New technology to search for Martian life

New technology to search for Martian life

I. Altschuler collects samples from permafrost near the Arctic

Researchers demonstrate for the first time the potential of technology to detect and characterize life on Mars and other planets. For this, miniature scientific instruments and new microbiological methods were used, which made it possible to find and study microorganisms in the Canadian Arctic.

The search for life - the main direction in the study of planets. However, with the launch of the Vikings to Mars in the 70s. no special devices were used. Now most of the instruments of astrobiological missions are looking for suitable conditions, small organic molecules and other biosignals that cannot appear without the participation of living organisms. But all these sources point only to indirect evidence of the existence of life, so they are not suitable for long operations, like flights to Enceladus, Europe and Mars.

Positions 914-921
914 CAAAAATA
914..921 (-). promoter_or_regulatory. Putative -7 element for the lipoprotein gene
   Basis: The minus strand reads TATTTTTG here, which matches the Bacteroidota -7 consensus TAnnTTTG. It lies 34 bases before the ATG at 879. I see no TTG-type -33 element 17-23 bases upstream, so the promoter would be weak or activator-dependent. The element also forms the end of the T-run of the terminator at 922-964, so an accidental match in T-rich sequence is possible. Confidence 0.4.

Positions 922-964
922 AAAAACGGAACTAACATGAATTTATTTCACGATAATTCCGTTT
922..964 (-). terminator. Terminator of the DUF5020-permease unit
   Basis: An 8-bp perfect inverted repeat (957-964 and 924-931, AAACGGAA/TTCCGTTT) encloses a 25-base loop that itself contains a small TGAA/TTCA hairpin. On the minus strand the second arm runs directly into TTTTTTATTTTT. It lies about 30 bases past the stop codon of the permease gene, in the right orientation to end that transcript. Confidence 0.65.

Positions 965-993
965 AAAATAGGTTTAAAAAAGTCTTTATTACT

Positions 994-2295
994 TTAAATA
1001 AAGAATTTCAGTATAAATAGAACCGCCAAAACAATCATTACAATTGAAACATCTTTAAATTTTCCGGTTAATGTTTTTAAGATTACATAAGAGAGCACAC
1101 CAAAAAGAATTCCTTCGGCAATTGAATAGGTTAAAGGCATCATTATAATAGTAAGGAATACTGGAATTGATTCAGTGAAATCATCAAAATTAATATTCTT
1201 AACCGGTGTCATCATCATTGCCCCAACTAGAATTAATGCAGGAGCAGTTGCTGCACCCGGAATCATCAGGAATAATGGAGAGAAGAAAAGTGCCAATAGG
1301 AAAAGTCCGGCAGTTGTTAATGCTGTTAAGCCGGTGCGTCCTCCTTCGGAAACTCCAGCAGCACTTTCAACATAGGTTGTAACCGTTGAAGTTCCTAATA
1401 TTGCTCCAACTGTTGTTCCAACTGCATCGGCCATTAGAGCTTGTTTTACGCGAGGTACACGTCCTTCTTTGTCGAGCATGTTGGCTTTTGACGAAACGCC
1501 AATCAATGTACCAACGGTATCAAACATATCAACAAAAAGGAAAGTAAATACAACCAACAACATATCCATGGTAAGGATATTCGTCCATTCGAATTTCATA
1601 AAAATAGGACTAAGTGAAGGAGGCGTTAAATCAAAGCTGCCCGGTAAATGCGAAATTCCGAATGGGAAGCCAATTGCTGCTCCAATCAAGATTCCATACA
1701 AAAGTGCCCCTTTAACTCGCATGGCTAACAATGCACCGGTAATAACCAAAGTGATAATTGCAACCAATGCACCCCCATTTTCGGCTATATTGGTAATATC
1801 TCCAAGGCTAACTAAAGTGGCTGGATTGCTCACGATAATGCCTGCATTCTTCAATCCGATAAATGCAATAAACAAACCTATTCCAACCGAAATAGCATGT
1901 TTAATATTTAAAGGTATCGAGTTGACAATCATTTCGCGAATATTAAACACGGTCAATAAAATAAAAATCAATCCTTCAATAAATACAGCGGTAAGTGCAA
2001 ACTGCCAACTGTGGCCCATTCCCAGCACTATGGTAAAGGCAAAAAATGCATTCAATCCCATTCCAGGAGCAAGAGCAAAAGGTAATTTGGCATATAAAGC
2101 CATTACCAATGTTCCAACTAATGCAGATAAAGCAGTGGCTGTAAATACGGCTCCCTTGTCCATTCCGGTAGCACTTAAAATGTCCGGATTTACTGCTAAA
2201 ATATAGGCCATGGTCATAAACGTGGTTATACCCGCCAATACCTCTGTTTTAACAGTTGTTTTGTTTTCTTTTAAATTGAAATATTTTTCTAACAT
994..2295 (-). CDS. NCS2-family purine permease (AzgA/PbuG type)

Researchers from McGill University (Canada) decided to go a different way: to use several miniature instruments for direct detection and analysis of life. They managed to create a modular “life search platform” capable of cultivating microorganisms from soil samples, evaluating microbial activity and DNA.

To find life on Enceladus, Europe and Mars, the platform must operate in an extreme environment. Therefore, testing conducted in the polar regions. To do this, choose a site 900 km from the North Pole, who played the role of Mars. Using a portable device for DNA sequencing, scientists for the first time showed that the tool can be used not only to study environmental samples, but also to detect active microbial life.

The presence of DNA does not indicate the state of the organism (inactive or dead), but the platform helps to first find an active life, and then identify it and analyze the genomic potential.

Theoretically, the platform can be used to search for life on other planets, but it is not yet ready for a space mission. For this you need to conduct additional experiments, and the mission must be robotized. The DNA sequencer also needs higher precision and durability.

The platform can be used in terrestrial conditions. Usually, samples must be delivered from the collection site to the laboratory. The new technology allows for on-site analysis in an extreme environment (Arctic and Antarctic). This is important in cases where transportation is likely to affect the sample.

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